" ’So’s yer face’ always makes sense."
“Never mind him, Sandi, he’s sober,” Ezikial said.
The stone highway led eventually to a gap between the hills and a number of partially-ruined, hulking buildings surrounded by stone walls with a number of pillared entrances. Chopper halted and waved to the trees on either side of them. “Trap,” he said, pointing out a net strung between two trees. They skirted around it and surveyed the ruins.
“So what do we do now, knock?” Feruzi suggested.
“That ain’t a half-bad idea,” Chopper said.
“Well, if you’re looking for a loud noise, that’s Ezikial’s department.” Ezikial shrugged, not wanting to fire his pistols wastefully, so Feruzi stuck her fingers in her mouth and gave a piercing whistle. Two Cyclopes emerged from a central building, one headed rapidly up a side path while the other shouldered a crossbow the size of a ballista and fired.
“Oh, now that’s just rude,” Feruzi said, dodging the bolt.
“Stop this right now!” Reiko yelled. “We only came to talk!”
“So talk,” the cyclops grunted. "Why you come to Sumitha?
“We want to speak to your leader,” Reiko said.
“Ishtoreth no speak outsider.”
“Well, then we have a problem, and because we have a problem, you have a problem. If you don’t want your life snuffed out before you can even blink, you will let us speak to Ishtoreth-san.” Ezikial cocked his pistols with ominous double-clicks.
“No snuff Junlo!” one of the giants said. The other glared.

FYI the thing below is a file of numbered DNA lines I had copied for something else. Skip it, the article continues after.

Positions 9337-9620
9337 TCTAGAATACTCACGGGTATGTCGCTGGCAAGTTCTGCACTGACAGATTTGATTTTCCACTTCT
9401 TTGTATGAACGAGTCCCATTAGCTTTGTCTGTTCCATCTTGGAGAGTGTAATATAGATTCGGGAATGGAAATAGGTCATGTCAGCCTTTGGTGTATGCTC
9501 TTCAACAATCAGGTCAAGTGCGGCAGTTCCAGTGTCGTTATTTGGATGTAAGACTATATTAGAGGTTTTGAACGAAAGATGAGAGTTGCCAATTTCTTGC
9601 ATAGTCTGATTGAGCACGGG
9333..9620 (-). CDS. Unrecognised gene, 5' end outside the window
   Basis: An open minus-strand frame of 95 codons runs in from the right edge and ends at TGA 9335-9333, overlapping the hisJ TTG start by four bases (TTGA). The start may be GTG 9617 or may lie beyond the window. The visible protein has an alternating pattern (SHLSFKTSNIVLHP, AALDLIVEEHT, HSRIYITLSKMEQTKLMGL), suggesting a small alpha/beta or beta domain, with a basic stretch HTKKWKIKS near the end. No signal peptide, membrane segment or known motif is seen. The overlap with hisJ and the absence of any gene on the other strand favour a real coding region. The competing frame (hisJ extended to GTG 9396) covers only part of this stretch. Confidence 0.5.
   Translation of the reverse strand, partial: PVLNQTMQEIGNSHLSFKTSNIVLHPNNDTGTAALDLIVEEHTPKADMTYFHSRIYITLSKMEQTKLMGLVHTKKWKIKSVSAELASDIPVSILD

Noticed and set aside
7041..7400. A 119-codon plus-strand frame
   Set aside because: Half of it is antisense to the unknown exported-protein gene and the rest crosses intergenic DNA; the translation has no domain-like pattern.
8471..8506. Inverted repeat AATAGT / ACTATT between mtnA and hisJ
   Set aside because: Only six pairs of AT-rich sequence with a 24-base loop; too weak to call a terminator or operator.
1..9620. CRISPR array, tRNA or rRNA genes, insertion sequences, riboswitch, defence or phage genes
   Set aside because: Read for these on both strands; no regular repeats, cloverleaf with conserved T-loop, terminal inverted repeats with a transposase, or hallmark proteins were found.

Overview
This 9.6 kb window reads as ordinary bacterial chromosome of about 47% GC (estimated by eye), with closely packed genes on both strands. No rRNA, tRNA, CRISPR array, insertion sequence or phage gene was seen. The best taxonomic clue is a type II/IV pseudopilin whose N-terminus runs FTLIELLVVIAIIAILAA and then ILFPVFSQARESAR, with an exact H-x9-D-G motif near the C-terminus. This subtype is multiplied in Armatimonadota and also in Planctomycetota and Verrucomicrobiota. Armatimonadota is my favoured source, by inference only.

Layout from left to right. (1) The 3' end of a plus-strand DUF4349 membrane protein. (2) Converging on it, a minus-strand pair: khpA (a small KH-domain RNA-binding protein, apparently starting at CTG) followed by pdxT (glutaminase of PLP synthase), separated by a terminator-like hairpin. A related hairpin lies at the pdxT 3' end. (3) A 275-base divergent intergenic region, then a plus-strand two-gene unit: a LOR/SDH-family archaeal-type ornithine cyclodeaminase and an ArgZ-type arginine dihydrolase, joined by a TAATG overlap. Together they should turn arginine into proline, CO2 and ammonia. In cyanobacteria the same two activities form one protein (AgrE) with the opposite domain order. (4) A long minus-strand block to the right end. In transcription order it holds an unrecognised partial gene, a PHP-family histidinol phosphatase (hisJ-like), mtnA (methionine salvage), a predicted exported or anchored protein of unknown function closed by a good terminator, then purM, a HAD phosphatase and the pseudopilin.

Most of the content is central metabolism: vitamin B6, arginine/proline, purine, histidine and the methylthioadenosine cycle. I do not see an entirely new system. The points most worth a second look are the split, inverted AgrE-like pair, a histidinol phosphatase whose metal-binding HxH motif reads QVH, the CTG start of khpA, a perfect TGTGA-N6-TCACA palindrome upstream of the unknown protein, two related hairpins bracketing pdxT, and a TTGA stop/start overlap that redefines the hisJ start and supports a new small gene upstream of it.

“Fine, you take to Ishtoreth.”
“You come,” Junlo announced, and began trooping toward a set of massive double doors set into the hillside. Chopper sheathed his weapons and followed, his crew trailing behind. As they drew nearer the structures the faint pressure of a telepathic contact seized them.
“Help me . . . the Cyclopes have held me here since the waning days of Ghol-Gan . . . my name is Vailea . . . I am in the pool not far from you . . .”
“Oi, Junlo,” Chopper called. “What’s with the tart in the pool?”
“Ishtoreth’s wish woman. He tell you.”
The double doors led into a huge chamber only weakly illuminated by smoky oil lamps suspended overhead. Very large sleeping pallets covered most of the floor space and two more sets of doors led both north and south. Junlo led them to the north doors, to a room with columns carved in the shape of more cyclopes in decorative armor. In the northeast corner a single heavy cyclops sat on a cushion made from an animal hide of unknown provenance next to a pile of bones and a number of dinosaur skulls. The one-eyed giant heaved himself to his feet, using his greatclub as a prop for his bulk.